When the Roman poet Lucan wanted to show the savagery of Gaulish religion, he used the bloodthirsty cults of three Gaulish gods to make his point: Taranis, Toutatis and Esus. While the first two had well-established cults in Gaul and Britain, Esus is more elusive.
Kvasir was the Norse god whose blood became the first mead, a drink that made a poet out of those who imbibed it. This drink, blood fermented with honey, was the motive for several murders, and wound up in the hands of the god of poets and inspired ecstasy, Odin.
The story of Kvasir is one level another John Barleycorn story – he dies to make mead, just as Barleycorn did to make beer. But there’s clearly more to the story, given that mead bestowed wisdom, just as Kvasir had while alive. He shared freely with all he met, and died for it.
Celebrity feuds are the meat and drink of modern gossip columns. But what do you do when it’s two gods duking it out? The Greeks had plenty of god feuds, as you might expect, including Poseidon vs. Zeus, and Hera vs. Hercules. And the Norse had a god feud of their own, involving their two most important gods: Odin and Thor.
Norse Mythology, by Neil Gaiman, W.W. Norton, 2017.
Earlier this year I reviewed Carolyne Larrington’s The Norse Myths, a lavishly illustrated introduction to the Norse myths for a popular audience. While Larrington’s book is more scholarly and objective, Gaiman’s book is laid out as a series of stories; retellings rather than analysis.
The Norse Myths: a Guide to the Gods and Heroes, by Carolyne Larrington, Thames and Hudson, 2017.
As the title suggests, this book is intended as an introduction to Norse myths, aimed at readers with little or no knowledge of the subject. The author, Carolyne Larrington, is an academic who has written several popular books, including a translation of the Poetic Edda. She has also written books on the green man and the women in Arthurian myth, and co-edited The Feminist Companion to Mythology.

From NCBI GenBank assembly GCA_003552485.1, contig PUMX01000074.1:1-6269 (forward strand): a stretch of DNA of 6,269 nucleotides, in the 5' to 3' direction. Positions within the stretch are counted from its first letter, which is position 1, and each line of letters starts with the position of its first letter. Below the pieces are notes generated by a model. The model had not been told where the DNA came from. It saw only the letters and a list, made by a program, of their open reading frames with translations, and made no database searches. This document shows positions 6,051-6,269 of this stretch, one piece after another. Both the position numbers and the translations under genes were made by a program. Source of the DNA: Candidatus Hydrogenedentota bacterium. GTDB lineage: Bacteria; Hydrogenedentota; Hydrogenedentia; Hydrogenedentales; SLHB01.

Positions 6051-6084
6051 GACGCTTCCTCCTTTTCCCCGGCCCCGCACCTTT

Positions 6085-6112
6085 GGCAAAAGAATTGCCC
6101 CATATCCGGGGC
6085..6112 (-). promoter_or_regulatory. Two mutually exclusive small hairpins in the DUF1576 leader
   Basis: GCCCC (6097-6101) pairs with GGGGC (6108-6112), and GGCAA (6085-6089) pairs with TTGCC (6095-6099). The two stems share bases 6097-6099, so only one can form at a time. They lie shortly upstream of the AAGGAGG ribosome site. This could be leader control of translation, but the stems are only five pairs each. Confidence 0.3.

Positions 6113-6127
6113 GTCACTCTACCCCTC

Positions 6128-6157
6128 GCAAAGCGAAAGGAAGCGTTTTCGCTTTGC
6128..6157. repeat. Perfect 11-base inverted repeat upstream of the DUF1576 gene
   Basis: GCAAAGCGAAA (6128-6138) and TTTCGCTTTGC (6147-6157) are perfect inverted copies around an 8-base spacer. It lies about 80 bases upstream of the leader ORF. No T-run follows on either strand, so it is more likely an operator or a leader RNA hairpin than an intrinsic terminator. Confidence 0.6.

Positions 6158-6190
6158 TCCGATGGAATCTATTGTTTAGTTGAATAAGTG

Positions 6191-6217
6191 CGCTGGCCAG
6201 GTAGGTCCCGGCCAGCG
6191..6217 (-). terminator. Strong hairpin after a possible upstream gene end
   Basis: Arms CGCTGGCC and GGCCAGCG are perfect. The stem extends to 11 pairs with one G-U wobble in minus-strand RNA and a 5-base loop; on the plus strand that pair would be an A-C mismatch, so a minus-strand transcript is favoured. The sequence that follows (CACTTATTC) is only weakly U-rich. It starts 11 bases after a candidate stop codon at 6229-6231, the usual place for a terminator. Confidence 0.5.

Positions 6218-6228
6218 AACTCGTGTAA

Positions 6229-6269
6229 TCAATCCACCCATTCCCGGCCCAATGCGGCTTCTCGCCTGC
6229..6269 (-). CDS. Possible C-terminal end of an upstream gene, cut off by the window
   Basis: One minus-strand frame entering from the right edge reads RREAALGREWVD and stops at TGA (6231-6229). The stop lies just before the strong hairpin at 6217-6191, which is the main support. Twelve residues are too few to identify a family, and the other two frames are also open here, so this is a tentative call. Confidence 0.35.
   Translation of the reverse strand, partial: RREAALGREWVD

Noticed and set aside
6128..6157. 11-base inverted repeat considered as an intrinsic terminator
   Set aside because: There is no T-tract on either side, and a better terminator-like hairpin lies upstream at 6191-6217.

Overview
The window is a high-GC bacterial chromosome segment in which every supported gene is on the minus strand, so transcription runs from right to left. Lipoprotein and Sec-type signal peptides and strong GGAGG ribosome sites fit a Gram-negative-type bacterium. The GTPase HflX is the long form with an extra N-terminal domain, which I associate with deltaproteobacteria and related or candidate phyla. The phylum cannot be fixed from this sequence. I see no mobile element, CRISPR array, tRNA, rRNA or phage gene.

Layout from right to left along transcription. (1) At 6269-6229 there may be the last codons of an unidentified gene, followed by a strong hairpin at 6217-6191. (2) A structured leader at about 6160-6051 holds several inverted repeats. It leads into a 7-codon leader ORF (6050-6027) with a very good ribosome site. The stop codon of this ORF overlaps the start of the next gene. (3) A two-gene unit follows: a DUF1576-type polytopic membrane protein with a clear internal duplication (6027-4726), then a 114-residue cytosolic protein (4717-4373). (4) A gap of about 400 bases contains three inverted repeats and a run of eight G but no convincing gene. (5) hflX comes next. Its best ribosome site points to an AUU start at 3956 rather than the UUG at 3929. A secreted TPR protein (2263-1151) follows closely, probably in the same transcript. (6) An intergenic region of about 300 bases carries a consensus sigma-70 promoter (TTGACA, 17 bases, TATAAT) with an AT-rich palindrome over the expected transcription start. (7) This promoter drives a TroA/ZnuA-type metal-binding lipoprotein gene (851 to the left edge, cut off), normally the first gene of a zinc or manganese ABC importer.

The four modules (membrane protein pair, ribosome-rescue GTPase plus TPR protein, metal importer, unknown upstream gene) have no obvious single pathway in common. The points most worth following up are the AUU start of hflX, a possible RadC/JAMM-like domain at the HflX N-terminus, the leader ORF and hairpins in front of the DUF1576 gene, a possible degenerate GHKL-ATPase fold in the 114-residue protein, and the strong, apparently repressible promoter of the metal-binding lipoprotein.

Two stories about Apollo, one well-known and one obscure, focus on white ravens. Odin sent out ravens to learn what was going on in the world, but Apollo’s white ravens also brought messages to humans, as servants of the god of oracles. The one occasion when a raven brought him news ended very badly indeed. Continue reading
When you think of Norse myths, you tend to think of Thor, smiting the giants, or Odin, outwitting his opponents. Or perhaps you think of Loki, causing mischief wherever he goes.
But life is not all battles and uproar. Alongside the gods of war were the gods of peace and plenty, the chief of whom was the god Njord. Poets used his name as a kenning for “warrior”, so he must have been able to fight, but his real interest was good harvests, peace for his people, and wealth.
Njord’s nature reflects Norse society: we often think of him as a sea-god, but he really looked after sailors, merchants and all who travelled on the sea. Equally important, the god known as Njord the Wealthy would make your voyage worthwhile.
Human rulers die, and the next generation takes over. Sometimes the older generation gets “helped” off the throne, either by assassination or war. So it’s not surprising that mythology has many versions of this succession story, which rarely involve peaceful inheritance.